“Make Me” (Jack Reacher #20) by Lee Child Review


Make Me

Author: Lee Child

Release Date: August 2015

For Jack Reacher, any small town he stumbles into at this point is actually a hidden crime ring with at least 8 people that he’ll need to kill by the end of the novel. Lee Child has completely given up on any plausible reason for Reacher to continue to walk into these situations, find attractive female law enforcement officers in need of his unsolicited problem solving skills (of both the mystery and sexual variety), and take over any investigations with no reluctance on the part of his partner. At this point the series has skipped completely from procedural to formula, with only the macguffin changing from book to book.

The things that are different in this book **spoilers follow** are pretty much limited to the following: Reacher uses the internet and cell phones somewhat frequently; his lady love interest is a retired FBI agent (and she’s a minority: an Asian named Chang), and Reacher has to overcome a headache due to a concussion. The setting of this book is a small town called Mother’s Rest that provides the most interesting mystery of the book (where the town’s name came from) which was actually a neat idea for why Reacher ended up in the town, fitting very much with the history of the character. If approximately 14 books in the series didn’t similarly have the plot that “Reacher gets drawn into a battle for his life after bad guys inadvertently involve him in their plot” this would be one of my favorite plot origins.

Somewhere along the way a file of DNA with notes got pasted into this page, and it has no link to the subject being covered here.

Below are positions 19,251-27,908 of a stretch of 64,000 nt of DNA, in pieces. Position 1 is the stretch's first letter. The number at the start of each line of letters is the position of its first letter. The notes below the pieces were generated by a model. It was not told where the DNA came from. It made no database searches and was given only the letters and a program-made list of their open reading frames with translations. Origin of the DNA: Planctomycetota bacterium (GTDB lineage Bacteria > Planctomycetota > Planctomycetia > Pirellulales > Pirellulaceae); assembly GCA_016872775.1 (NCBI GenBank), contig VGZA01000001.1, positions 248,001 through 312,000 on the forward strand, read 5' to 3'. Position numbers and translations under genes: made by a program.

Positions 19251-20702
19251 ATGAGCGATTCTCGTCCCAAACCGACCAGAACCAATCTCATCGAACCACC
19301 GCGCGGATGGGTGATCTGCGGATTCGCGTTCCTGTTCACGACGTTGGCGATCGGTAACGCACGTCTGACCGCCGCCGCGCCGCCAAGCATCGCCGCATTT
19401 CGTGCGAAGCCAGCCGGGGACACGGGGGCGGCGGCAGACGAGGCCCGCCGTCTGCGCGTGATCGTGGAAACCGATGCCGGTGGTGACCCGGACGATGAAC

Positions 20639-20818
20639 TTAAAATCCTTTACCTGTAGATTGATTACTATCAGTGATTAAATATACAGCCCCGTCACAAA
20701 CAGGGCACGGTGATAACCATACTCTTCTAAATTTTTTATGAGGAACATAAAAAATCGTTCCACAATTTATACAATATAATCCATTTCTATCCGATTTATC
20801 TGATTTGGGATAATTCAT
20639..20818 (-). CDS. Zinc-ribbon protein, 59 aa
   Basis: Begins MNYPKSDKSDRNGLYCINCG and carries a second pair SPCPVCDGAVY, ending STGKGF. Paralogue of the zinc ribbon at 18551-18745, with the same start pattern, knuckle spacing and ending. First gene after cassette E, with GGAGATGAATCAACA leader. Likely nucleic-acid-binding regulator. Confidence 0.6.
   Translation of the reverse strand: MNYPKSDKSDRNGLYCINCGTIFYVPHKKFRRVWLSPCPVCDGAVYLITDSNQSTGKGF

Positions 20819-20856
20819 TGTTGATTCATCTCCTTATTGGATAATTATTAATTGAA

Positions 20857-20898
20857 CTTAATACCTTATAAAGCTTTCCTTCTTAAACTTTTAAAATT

All that’s not to say that I disliked the book; Child’s got a grip on Reacher the character and the action scenes in this book are pretty well done. The reveal at the end as to the bad guys plans was fairly predictable, but not something that had been previously explored in the Reacher-verse. My biggest gripe is that any author could really write this book from just changing a few names and places from “The Killing Floor,” “Echo Burning,” “Nothing To Lose” (this one in particular is VERY similar), “61 Hours,” and “Worth Dying For.” The other biggest gripe is the Science Writer for the L.A. Times going along with the events at the end of the book, something no sane person would do.


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